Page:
Tuesday, March 2, 2010

A long history of attacks, abuses vs health workers

By RONALYN V. OLEA
By Bulatlat.com

MANILA, Philippines — Before the arrest, detention and alleged torture of 43 health workers on Feb. 6, other cases of human-right abuses have been perpetrated against community doctors and health workers serving in rural areas. The attacks range from murder, assassination attempts, raid and strafing to filing of fabricated charges and other forms of harassment.

Dr. Rogelio Peñera, an epidemiologist of the Department of Health (DOH), was shot and killed by assailants near his house in Davao City on June 24, 2009.

Peñera was among the seven doctors identified in the order of battle (OB) of the 10th Infantry Division of the Philippine Army, a copy of which was obtained by Bayan Muna Rep. Satur Ocampo. Six other doctors named in the list included Dr. Ruben Robillo, Dr. Jose Lacuesta, Dr. Shalom Lorezana, Dr. Eugene Nalian, and Dr. Rey Lesaca.

In the Caraga Region in Mindanao, Mat Morales, a community health worker (CHW) of the Religious of the Good Shepherd, was killed by unidentified men on January 26, 2006. Another CHW in Misamis Oriental, Jerry Ladica was also gunned down on July 26, 2006.

A doctor in Kalinga for 25 years, Dr. Constancio “Chandu” Claver survived an assassination attempt on July 31, 2006, but his wife, Alyce, who sustained 26 gunshot wounds, did not survive the attack. Their seven-year-old daughter Cassandra was physically unharmed but traumatized.

Claver is a past president of the Kalinga Medical Society. He is also the chairman of Bayan Muna (People First)-Kalinga chapter and vice chairperson of the Cordillera People’s Alliance (CPA).

In an interview with Bulatlat in December 2006, Claver recounted how they experienced physical threats while passing through military checkpoints. Several of their health programs were also affected from 1992 to 1994 due to massive military operations but Chandu said that though health work in these areas slowed down, advocacy and organizing for health continued. “Our team was machine-gunned off the bancas (small boats) in Marag (Apayao),” he said, adding another incident where a staff member was detained for half a day in Cagayan. Their team was also subjected to house arrest and intimidation in Balbalan, Kalinga, he said.

Another doctor serving the poor in Central Visayas for 16 years now has been slapped with murder charges by the military. Dr. Oliver Gimenez was accused of killing a soldier of the Armed Forces of the Philippines (AFP) who died during an encounter with a unit of the New People’s Army (NPA) in Sta. Catalina, Negros Oriental, on Sept. 8, 2008. The murder case was filed at Bayawan City in Negros Oriental by Chief of Police Mario Rivera Jungco.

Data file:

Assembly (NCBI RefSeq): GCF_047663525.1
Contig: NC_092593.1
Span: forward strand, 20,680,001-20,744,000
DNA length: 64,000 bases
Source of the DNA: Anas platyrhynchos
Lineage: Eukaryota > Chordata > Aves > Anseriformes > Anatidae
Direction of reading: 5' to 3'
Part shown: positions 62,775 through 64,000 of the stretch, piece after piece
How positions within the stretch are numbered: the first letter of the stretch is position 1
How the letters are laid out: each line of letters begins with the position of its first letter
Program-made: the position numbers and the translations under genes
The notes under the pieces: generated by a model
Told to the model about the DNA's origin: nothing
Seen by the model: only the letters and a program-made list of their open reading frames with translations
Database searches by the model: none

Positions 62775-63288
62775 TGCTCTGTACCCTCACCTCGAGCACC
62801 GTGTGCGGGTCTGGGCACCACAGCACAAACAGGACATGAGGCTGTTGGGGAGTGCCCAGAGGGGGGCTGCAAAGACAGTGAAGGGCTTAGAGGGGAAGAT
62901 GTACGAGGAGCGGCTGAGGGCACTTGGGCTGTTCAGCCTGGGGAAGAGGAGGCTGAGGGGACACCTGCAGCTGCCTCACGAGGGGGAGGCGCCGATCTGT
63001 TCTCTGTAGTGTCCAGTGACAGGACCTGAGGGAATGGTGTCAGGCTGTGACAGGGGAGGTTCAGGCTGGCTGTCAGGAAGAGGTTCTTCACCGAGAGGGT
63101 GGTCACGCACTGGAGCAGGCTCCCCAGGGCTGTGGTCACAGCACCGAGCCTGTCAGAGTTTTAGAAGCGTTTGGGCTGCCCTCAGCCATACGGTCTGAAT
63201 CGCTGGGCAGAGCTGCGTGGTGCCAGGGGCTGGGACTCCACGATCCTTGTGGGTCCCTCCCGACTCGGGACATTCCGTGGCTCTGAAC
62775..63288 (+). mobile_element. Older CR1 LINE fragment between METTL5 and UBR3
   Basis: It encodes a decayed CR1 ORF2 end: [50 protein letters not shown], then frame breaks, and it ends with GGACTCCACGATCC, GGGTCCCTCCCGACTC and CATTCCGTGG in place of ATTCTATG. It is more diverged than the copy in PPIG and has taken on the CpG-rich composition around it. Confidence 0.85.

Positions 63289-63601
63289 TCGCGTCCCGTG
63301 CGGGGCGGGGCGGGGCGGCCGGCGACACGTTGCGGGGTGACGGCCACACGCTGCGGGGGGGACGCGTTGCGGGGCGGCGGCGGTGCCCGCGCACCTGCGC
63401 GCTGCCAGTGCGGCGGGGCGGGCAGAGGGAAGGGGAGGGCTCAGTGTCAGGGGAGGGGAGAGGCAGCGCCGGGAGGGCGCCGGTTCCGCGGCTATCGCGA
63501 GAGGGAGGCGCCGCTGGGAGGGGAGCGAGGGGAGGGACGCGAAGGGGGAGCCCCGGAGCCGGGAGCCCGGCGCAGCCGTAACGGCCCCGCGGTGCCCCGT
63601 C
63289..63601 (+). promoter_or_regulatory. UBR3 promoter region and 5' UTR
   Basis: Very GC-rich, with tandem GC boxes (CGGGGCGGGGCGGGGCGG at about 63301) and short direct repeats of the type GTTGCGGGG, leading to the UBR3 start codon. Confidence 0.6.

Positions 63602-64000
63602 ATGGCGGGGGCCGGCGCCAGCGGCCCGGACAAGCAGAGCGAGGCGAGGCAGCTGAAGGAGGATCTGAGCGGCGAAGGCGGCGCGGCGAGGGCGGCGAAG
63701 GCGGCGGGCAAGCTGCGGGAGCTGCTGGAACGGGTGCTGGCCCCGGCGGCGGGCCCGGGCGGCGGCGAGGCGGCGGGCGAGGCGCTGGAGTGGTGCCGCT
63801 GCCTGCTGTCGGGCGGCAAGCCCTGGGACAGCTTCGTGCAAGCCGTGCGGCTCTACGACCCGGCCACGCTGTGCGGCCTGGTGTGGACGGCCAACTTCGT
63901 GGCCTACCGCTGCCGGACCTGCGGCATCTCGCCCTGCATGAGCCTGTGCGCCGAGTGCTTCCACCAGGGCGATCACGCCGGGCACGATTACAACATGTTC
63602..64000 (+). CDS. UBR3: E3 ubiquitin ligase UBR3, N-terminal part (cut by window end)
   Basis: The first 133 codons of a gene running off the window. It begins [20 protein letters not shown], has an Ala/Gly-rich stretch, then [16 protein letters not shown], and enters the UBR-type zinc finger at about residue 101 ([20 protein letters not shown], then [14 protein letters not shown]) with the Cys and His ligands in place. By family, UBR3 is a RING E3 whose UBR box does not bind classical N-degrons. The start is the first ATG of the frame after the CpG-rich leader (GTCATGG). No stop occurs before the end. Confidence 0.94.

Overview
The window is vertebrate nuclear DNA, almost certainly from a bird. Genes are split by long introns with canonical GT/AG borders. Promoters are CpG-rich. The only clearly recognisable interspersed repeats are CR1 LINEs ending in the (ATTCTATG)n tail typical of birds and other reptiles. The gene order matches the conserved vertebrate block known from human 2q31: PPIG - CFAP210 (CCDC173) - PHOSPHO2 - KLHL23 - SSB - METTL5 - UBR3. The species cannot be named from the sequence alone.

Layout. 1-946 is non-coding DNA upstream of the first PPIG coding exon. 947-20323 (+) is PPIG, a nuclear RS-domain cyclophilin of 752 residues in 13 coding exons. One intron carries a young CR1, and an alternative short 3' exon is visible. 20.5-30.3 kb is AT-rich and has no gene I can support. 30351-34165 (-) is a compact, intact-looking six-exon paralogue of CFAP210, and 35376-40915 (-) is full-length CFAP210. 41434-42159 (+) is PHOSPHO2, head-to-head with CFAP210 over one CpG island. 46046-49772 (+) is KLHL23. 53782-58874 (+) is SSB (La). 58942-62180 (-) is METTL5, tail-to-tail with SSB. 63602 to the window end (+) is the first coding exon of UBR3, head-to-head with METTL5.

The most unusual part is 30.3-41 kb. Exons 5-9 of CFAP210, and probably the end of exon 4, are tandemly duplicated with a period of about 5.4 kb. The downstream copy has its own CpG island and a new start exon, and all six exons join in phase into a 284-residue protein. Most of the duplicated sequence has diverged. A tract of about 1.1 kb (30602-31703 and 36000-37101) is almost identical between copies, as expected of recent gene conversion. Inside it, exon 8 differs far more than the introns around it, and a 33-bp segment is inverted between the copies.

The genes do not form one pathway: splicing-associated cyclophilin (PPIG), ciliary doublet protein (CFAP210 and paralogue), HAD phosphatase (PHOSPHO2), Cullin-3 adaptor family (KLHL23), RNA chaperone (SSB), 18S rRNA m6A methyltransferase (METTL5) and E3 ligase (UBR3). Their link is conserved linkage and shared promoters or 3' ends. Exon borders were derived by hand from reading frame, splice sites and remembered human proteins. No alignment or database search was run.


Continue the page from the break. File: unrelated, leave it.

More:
Gimenez’s colleague in the Visayas Primary Health Care Services Inc. (VPHCS), Cristina Muñoz, who is also a community health worker, is named as a co-accused.

In a far-flung community in Guihulngan, Negros Oriental, community health workers have risked their lives providing health services to the poor peasants. Sometime in October 2005, soldiers strafed the house of CHW Josephine Saguran. Four other CHWs were staying at her house during that time. Nobody was hurt but they recovered 19 bullets after the shooting.

Amy Tapales, another CHW in Guihulngan, said their training modules were confiscated. In one instance, the soldiers occupied the mountain clinic established by the Order of Franciscan Missionaries (OFM).

Quirante sisters Emilia and Maricris are also CHWs who provide acupuncture services to the residents. Emilia, former chair of peasant group Kaugmaon also acted as the health committee chair of the group. The two have been slapped with charges of child abuse and rebellion.

In another barangay, also in Guihulngan, Lourdes Baloy, also a Kaugmaon leader and CHW, has been charged with grave coercion by the military.

The Council for Health and Development (CHD), the national organization of community-based health programs (CBHPs), documented cases of harassment of medical missions in the provinces of Nueva Ecija, Kalinga, Rizal and in the Caraga region. Elements of police and military also “visited” community clinics of CBHPs in Cordillera, Samar, Leyte, Davao City and Saranggani.

Other health centers were converted into police outposts or military detachments, the CHD said.

Violations of the International Humanitarian Law

The military’s actions constitute violations of international humanitarian law as provided for by Protocol II to the Geneva Conventions. Article 9 of the Geneva Convention provides for the protection of medical and religious personnel. “Medical and religious personnel shall be respected and protected and shall be granted all available help for the performance of their duties.” Furthermore, Article 10 provides that, “Under no circumstances shall any person be punished for having carried out medical activities compatible with medical ethics…”

“Harassment of health workers was done during martial law years but today is worse,” said Dr. Eleanor Jara, executive director of the CHD during a live webcast with Bulatlat on Feb. 17.

Jara said the government fails to provide the basic social services to the poor in farflung areas and it is the activists who help in managing a people-based health program.

Jara further linked the recent attack on health workers to the government’s counter-insurgency program Oplan Bantay Laya (OBL).

“Under OBL, the military has been given a carte blanche by the Arroyo regime to disregard the most basic tenets of due process and human rights. For the AFP, a person is guilty until proven innocent,” said Dr. Geneve E. Rivera, secretary general of Health Alliance for Democracy (Head).

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